Moody’s Investors Service has warned the Asia-Pacific Economic Cooperation (APEC) sovereigns, including the Philippines, of new challenges brought by the slow pace of recovery in the advanced economies.
In a special comment titled “Sovereign Ratings in APEC and Global Economic Challenges,” Moody’s stated that APEC sovereigns are facing several new challenges that have emerged in the wake of the 2008 crisis.
APEC is a forum for 21 Pacific Rim countries that seeks to promote free trade and economic cooperation throughout the Asia-Pacific region.
“The slow pace of recovery in the advanced economies—with a subdued outlook for those in Europe and a modest recovery for that in the US—is constraining demand for the region’s exports, a key source of corporate profitability and economy-wide employment as well as income growth,” it explained.
Furthermore, Moody’s noted that “the resurgence of volatility in the global capital markets—in anticipation of the eventual unwinding of extraordinary monetary stimulus in the advanced economies—is clouding the outlook.”
However, it does not expect a balance-of-payments crises, not even in those countries whose exchange rates have faced the most pressures since May 2013.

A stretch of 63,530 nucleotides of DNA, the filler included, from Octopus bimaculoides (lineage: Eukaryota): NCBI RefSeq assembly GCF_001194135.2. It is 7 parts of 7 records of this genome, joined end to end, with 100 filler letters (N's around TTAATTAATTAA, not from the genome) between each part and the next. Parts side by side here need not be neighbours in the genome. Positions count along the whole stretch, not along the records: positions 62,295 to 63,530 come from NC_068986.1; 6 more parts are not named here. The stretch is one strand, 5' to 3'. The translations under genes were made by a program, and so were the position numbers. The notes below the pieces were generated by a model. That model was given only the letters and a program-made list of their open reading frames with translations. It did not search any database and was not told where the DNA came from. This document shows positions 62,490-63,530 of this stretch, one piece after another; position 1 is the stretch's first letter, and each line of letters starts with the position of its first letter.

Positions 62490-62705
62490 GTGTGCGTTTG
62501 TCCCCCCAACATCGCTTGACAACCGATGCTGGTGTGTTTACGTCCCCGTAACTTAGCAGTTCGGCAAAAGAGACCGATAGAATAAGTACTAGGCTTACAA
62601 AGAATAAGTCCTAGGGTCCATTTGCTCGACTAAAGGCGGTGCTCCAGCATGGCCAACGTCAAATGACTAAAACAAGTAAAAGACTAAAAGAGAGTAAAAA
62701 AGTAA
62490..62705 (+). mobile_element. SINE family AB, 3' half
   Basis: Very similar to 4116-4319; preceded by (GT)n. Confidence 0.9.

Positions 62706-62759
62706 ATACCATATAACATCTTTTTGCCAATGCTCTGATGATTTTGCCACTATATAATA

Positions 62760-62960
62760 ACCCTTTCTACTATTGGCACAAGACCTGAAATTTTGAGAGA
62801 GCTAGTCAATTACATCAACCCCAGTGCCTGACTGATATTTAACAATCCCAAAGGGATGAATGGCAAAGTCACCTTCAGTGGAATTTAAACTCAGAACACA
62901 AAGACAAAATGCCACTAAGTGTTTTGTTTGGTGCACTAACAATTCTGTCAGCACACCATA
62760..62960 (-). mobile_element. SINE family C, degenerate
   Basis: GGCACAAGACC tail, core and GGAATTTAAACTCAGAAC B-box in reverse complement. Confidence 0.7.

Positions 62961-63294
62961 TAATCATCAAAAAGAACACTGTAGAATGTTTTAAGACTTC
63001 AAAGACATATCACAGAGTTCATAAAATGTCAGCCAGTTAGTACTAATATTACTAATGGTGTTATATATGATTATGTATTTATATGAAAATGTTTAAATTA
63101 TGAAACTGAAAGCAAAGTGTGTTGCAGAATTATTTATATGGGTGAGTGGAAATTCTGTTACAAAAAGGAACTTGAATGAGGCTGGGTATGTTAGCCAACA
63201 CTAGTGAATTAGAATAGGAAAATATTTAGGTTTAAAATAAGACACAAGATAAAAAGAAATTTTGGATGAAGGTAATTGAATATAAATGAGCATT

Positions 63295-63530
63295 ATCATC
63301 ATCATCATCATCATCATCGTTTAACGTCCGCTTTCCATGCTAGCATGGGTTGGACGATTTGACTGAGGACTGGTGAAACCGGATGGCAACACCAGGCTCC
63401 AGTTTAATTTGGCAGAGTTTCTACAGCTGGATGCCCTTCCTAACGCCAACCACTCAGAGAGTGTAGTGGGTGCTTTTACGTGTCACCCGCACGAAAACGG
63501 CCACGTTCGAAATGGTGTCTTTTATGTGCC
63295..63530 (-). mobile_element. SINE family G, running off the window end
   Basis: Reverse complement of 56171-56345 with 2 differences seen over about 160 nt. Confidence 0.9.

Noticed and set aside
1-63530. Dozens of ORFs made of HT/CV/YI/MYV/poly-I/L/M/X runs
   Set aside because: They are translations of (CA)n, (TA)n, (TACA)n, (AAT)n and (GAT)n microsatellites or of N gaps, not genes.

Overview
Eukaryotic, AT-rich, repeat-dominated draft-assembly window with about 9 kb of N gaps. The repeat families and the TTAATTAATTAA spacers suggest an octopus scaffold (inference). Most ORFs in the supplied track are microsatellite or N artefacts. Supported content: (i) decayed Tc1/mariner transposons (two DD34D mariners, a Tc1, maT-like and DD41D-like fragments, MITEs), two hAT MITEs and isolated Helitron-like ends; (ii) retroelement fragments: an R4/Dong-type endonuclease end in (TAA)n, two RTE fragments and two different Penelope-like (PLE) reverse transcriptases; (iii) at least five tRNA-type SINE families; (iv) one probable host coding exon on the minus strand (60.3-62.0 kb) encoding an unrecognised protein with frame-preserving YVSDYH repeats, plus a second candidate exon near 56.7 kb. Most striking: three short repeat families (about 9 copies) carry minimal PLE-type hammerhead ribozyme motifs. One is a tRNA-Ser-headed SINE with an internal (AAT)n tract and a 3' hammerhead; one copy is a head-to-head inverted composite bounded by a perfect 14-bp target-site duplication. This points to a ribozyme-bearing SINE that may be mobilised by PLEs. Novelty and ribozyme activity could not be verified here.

The ratings agency also mentioned that the softening of growth in China after three decades of rapid expansion introduces “considerable uncertainty” to the outlook, given the increasing influence of China on economic cycles because of expanding trade ties throughout the region.
Despite this, Moody’s said that in the five years since the onset of the 2008 global financial crisis, the performance of the sovereign ratings of the members of the APEC has in general been of “stability and strength.”
It added that most of the APEC governments entered the crisis with small deficits, relatively low debt, and modest gross financing needs, and subsequently emerged with comparatively unscathed balance sheets.
Moody’s said that of the 20 rated member-sovereigns in APEC, 11 showed unchanged ratings between September 2008 and September 2013, while seven were upgraded, and only two were downgraded during this period of global financial crisis and economic recession.
“Nevertheless, underscoring the region’s resilience and stability, the ratings of 18 of the 20 member-sovereigns that we rate have stable outlooks, while Peru’s Baa2 carries a positive outlook and Philippines’ Ba1 is under review for upgrade,” it said.